From: News Service of Florida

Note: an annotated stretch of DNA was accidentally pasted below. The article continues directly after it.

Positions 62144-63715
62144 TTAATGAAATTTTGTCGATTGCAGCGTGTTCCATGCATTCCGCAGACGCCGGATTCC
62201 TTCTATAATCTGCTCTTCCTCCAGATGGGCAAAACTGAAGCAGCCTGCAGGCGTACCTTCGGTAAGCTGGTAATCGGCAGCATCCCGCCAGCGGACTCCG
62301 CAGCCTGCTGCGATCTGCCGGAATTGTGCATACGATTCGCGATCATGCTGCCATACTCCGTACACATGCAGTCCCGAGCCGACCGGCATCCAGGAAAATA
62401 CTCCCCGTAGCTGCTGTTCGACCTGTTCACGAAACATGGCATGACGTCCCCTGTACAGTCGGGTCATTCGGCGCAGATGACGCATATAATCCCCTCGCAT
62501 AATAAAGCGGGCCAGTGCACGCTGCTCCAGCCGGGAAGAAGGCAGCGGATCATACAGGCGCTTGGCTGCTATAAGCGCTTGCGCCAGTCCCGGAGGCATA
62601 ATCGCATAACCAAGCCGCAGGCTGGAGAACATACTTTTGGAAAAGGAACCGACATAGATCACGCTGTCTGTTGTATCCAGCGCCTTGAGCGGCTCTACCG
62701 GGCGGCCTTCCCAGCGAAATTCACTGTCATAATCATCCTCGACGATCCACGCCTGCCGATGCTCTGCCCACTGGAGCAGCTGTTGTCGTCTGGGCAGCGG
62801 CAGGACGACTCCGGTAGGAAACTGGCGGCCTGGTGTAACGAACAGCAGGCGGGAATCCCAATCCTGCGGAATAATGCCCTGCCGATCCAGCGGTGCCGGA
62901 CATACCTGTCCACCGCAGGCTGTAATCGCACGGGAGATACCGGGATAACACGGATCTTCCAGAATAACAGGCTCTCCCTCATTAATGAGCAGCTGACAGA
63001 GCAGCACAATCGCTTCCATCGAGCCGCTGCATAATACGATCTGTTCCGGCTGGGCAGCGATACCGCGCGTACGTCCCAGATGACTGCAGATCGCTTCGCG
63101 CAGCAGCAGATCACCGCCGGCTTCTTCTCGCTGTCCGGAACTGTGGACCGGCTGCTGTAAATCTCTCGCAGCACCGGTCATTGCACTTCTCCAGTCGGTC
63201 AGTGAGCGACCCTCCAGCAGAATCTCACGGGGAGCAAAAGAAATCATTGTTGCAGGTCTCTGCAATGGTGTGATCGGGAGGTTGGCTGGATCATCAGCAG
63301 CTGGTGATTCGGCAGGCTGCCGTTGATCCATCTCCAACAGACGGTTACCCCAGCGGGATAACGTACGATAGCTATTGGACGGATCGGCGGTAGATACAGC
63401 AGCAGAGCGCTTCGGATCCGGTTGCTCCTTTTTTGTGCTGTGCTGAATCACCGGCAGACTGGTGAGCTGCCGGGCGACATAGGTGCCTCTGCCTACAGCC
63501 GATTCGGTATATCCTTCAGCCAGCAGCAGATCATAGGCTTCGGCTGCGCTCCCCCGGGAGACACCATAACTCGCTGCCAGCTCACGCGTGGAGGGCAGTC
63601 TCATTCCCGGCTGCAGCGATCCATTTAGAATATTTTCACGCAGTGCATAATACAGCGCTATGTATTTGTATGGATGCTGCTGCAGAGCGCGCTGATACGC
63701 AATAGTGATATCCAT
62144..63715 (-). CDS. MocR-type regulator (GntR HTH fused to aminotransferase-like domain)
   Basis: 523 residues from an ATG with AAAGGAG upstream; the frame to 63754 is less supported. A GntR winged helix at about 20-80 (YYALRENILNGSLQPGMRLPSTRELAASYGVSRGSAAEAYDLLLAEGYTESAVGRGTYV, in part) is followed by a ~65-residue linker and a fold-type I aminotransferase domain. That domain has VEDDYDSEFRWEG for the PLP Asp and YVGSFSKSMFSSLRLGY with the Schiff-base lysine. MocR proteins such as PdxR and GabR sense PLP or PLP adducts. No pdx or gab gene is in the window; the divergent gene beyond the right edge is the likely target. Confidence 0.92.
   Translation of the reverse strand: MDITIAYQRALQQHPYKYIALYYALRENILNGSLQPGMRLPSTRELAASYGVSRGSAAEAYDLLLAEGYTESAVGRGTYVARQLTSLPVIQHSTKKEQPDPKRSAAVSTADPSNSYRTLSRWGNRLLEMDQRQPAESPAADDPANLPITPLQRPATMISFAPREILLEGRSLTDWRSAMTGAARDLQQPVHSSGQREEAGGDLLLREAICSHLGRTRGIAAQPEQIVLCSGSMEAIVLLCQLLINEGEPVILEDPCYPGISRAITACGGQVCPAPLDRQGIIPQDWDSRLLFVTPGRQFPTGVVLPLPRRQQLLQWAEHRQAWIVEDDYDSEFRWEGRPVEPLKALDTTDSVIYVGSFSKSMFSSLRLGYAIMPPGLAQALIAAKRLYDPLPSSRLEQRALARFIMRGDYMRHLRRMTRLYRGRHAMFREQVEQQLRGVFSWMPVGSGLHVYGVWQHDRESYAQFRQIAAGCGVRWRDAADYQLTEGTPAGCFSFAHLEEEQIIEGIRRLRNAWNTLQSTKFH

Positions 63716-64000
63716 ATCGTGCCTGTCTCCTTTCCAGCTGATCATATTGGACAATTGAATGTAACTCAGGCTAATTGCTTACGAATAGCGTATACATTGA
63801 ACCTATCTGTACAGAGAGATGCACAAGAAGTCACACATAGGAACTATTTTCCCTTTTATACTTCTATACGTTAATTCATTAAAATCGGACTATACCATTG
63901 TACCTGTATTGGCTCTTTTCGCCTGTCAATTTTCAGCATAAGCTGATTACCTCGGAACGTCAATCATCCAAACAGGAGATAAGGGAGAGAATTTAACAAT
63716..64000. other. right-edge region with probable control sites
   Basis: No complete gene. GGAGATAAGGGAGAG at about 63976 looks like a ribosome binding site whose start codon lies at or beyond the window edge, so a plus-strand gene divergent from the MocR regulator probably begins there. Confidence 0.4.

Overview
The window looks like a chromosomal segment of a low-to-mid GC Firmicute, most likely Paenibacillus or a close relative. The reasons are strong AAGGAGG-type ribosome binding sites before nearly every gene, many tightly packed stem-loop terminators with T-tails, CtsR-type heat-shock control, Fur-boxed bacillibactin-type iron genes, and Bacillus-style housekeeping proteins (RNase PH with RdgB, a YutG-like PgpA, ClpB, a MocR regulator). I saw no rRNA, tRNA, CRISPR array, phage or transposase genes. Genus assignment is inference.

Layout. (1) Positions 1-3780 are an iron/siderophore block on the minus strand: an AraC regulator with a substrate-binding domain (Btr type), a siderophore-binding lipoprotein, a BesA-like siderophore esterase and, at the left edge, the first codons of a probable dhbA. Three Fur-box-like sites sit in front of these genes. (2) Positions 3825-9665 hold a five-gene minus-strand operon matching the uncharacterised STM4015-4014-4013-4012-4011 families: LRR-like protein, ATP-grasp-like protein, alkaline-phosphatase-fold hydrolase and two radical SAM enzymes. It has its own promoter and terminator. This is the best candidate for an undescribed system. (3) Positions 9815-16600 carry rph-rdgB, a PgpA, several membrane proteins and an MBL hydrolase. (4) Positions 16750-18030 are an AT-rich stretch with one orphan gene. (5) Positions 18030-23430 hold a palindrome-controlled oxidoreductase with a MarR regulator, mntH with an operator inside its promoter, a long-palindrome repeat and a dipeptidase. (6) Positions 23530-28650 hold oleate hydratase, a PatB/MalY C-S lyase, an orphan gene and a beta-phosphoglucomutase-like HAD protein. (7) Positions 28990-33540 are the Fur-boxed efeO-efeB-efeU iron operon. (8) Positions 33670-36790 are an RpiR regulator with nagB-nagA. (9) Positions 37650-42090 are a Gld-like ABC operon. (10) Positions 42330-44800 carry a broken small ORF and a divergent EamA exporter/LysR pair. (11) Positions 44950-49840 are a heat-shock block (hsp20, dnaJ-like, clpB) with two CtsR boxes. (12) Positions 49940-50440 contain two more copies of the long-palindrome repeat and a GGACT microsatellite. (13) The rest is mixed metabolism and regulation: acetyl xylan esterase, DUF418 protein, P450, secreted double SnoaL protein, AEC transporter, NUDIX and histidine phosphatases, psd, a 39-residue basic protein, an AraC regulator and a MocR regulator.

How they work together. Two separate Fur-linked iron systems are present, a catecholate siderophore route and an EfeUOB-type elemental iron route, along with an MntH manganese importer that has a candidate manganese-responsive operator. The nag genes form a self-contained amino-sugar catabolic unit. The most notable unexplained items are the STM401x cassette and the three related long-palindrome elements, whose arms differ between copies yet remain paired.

Legal fees in Florida’s costly water war with Georgia have escalated to $41 million, with the Department of Environmental Protection asking for a $13 million transfer to cover some of the expenses. The request will be considered Tuesday by the Joint Legislative Budget Commission. The fees represent Florida’s cost in hiring lawyers to make its case before a special master appointed by the U.S. Supreme Court. Florida filed a lawsuit in 2013, alleging Georgia diverts too much water from the Apalachicola-Chattahoochee-Flint river system and that the diversions have damaged Apalachicola Bay and Franklin County’s seafood industry. Ralph Lancaster, a Maine lawyer who is the special master, has given the two states a deadline next week to reach a settlement. If the states cannot agree, Lancaster will issue his own recommendation in the coming weeks. State environmental officials said they carried over $11.7 million in legal fees from last year, while facing $7.1 million in billings for July and August, as lawyers prepared for a trial that Lancaster held in the fall. Environmental officials estimated projected expenses from September through the end of this fiscal year will be $22.2 million, for a total of $41.1 million. Officials project the estimated legal fees will exceed the current budget by $17.1 million. The Joint Legislative Budget Commission, which is made up of House and Senate members, will consider a request to transfer $13 million from two Department of Environmental Protection funds to cover the expected fees, leaving a $4.1 million deficit. Gov. Rick Scott’s office supports the transfer.